Monday, July 02, 2007

July 1 March

I could not stay away. Democracy will not solve all our problems. But it is still better than having someone make all the decisions for us, without even some ways to tell them that we don’t like it.
So we were there, my wife, my two younger daughters and I, taking pictures on the foot bridge over Yee Wo Street (怡和街). This one was taken by my wife, the only one among us who spotted Bishop Zen, who has my great respect. Later we were driven off the bridge by the police. Then we joined the marching crowd.

As for my eldest daughter, she was too tired to join us after singing in the choir in the flag-raising and installation ceremony early in the morning and then attending church. Their choir had to get up at 5 AM twice and practiced for long hours. Afterwards, none of the Hong Kong government officials at the ceremony offered any word of appreciation. I suppose they all realized where their power was coming from, and it was certainly not from the people on the street, nor these youngsters. That, in a small way, is part of the reason so many of us are on the street.

Take a look at the faces in the crowd. We are real people with genuine concerns. We would not have been there if we do not love Hong Kong.


Anonymous said...

Talking about govt officials not giving appreciation, or saying even hi to the students afterwards, a few thoughts came to me:

1) young people (these are F.4 - F.6 students) observe, think, reflect, and form opinions. We, who think we are older and thus wiser, and therefore look down on them deserve no respect;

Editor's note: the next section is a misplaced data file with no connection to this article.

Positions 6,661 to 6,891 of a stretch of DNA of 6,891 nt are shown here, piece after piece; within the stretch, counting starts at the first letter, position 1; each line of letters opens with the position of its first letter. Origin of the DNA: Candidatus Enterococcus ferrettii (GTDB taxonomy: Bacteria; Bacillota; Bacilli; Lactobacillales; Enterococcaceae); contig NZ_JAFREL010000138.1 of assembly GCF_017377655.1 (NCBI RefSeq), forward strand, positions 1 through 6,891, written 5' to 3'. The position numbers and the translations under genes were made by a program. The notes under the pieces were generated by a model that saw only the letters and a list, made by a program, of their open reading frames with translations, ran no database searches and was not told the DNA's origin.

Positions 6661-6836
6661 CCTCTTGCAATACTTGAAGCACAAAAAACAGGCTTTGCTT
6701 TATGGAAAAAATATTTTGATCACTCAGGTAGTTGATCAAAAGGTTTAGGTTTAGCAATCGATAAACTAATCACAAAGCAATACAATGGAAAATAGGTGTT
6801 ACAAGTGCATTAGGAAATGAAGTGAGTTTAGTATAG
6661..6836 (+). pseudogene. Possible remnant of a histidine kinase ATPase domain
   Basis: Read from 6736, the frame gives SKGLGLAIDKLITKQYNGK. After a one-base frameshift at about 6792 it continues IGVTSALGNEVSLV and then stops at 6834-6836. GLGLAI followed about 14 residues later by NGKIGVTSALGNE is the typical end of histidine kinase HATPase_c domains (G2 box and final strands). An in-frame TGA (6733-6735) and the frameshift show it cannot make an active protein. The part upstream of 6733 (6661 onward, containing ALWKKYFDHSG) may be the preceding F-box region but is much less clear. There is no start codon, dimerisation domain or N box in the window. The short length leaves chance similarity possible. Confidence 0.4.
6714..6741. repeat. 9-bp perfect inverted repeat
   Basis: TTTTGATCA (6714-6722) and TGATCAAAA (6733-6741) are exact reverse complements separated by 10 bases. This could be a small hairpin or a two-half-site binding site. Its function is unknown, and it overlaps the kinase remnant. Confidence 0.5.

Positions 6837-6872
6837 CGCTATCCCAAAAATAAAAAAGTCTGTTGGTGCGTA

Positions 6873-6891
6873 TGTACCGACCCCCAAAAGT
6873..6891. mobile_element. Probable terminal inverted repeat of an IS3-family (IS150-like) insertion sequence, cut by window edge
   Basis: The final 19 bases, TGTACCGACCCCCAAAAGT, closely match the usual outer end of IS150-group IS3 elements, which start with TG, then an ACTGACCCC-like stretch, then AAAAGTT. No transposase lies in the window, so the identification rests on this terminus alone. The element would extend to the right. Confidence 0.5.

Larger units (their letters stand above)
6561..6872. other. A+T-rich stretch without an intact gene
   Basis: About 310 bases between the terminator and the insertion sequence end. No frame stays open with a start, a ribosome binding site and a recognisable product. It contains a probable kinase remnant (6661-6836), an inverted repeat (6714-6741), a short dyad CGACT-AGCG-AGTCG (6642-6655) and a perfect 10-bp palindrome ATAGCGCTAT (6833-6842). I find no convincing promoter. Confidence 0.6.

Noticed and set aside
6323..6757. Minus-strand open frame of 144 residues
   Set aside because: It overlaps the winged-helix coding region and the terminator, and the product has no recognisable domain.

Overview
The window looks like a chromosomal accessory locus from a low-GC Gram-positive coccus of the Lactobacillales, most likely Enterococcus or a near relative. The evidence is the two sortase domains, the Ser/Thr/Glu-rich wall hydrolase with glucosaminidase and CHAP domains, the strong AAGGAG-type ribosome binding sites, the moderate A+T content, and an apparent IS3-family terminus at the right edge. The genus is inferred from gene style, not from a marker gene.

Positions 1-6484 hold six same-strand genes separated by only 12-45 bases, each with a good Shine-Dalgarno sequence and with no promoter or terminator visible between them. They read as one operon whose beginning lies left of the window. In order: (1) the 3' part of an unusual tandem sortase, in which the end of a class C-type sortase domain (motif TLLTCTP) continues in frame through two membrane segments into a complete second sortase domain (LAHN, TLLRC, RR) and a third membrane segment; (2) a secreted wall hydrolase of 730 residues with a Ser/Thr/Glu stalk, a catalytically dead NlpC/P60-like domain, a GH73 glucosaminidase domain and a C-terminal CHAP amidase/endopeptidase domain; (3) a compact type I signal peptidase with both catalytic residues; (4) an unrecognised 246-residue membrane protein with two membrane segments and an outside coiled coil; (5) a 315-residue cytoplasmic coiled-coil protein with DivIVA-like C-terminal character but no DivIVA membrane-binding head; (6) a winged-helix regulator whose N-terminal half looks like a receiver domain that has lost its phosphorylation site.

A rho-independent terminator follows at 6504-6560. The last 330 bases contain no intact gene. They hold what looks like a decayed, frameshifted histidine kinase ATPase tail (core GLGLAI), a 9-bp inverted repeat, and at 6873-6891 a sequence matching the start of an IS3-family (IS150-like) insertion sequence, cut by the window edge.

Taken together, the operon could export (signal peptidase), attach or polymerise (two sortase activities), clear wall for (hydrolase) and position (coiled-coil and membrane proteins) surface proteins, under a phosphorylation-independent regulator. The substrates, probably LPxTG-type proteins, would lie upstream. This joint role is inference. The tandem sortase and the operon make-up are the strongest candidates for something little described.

2) how many govt officials are "people's officials", or better yet , "people's servants"? I was in the "officiating party" in some school, corporate or community functions. I never failed to notice that other "officiating guests", before or after the ceremony, spent time socializing with their "peers", and enjoyed and expected to be waited upon. However, I preferred to stand in line for the food so I can personally congratulate the students or participants, listen to their feedback or grievances, and offer encouragement. Of course, there was usually not much time for such exchanges, but knowing concerns first-hand is paramount in designing effective and helpful policies. This is what I call "servant leadership";

3) we don't need more "leaders (bosses)"; we need to train young people to be "servant leaders".

StephenC said...

Yes, we often forget that young people today are adults of tomorrow. Some of them will go on to become scientists, engineers, medical doctors, managers, politicians, business owners, ...

寧欺白鬚公, 莫欺少年窮.

StephenC said...

Our Chinese officials like to say "愛民如子" - Love the citizens as our own children.

If you have children, and they are crying because they are suffering. Would you say to them: "Stop your crying, you are disturbing the harmonious atmosphere in the family"? Or would you try to relieve their suffering?

It seems many of our politicians and government officials belong to sub-species of the species "administrators". They behave differently from normal human beings.